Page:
Cryptographic APIs like PKCS#11 are interfaces to trusted hardware where keys are stored; the secret keys should never leave the trusted hardware in plaintext. In PKCS#11 it is possible to give keys conflicting roles, leading to a number of key-recovery attacks. To prevent these attacks, one can authenticate the attributes of keys when wrapping, but this is not standard in PKCS#11. Alternatively, one can configure PKCS#11 to place additional restrictions on the commands permitted by the API.


    Bortolozzo et al. proposed a configuration of PKCS#11, called the Secure Templates Patch (STP), supporting symmetric encryption and key wrapping. However, the security guarantees for STP given by Bortolozzo et al. are with respect to a weak attacker model. STP has been implemented as a set of filtering rules in Caml Crush, a software filter for PKCS#11 that rejects certain API calls. The filtering rules in Caml Crush extend STP by allowing users to compute and verify MACs and so the previous analysis of STP does not apply to this configuration.


    We give a rigorous analysis of STP, including the extension used in Caml Crush. Our contribution is as follows:


    (i) We show that the extension of STP used in Caml Crush is insecure.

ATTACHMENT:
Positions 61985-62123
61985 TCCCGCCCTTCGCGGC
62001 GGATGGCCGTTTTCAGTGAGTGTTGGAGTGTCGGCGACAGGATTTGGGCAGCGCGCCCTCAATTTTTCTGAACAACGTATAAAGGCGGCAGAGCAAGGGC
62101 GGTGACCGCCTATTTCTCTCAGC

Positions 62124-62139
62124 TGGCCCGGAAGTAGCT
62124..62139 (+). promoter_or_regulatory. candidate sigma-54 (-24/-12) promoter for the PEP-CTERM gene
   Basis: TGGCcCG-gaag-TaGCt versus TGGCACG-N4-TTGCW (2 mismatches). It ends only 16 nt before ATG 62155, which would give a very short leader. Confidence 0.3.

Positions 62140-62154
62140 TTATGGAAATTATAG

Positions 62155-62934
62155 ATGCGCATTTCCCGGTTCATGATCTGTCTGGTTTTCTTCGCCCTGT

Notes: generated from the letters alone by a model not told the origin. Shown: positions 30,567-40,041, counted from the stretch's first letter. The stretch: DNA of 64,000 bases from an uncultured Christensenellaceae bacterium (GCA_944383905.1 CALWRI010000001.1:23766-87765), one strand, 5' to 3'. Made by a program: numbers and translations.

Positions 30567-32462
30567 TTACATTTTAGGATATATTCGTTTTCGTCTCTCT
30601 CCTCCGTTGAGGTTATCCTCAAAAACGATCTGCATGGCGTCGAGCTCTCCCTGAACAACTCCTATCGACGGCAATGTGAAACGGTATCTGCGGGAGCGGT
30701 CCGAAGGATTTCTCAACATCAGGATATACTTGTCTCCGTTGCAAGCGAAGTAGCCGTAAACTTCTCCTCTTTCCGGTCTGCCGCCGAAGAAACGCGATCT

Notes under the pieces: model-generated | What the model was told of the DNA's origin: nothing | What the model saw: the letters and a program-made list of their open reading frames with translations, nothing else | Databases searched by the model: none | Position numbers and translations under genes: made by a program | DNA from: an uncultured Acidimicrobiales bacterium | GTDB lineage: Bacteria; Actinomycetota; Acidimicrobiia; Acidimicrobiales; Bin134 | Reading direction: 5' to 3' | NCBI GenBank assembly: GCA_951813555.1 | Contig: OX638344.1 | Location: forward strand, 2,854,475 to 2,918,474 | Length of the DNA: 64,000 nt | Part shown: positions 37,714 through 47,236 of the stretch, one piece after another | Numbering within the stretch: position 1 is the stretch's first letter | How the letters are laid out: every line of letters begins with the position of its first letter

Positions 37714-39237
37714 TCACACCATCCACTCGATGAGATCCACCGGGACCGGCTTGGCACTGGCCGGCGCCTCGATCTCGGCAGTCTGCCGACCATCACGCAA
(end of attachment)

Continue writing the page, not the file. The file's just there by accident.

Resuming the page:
(ii) We propose a strong, computational security model for configurations of PKCS#11 where the adversary can adaptively corrupt keys and prove that STP is secure in this model.


    (iii) We prove the security of an extension of STP that adds support for public-key encryption and digital signatures.

  7. Efficient No-dictionary Verifiable SSE 2017 FinancialCryptography SearchableEncryption fc17.ifca.ai
    Wakaha Ogata, Kaoru Kurosawa

    In the model of “no-dictionary” verifiable searchable symmetric encryption (SSE) scheme, a client does not need to keep the set of keywords W in the search phase, where W is called a dictionary. Still a malicious server cannot cheat the client by saying that ``your search word w does not exist in the dictionary W” when it exists. In the previous such schemes, it takes O(logm) time for the server to prove that w∉W, where m=|W| is the number of keywords. In this paper, we show a generic method to transform any SSE scheme (that is only secure against passive adversaries) to a no-dictionary verifiable SSE scheme. In the transformed scheme, it takes only O(1) time for the server to prove that w∉W.

  8. Secure Multiparty Computation from SGX 2017 FinancialCryptography IntelSGX MPC fc17.ifca.ai
    Bernardo Portela, Manuel Barbosa, Guillaume Scerri, Bogdan Warinschi, Raad Bahmani, Ferdinand Brasser, Ahmad-Reza Sadeghi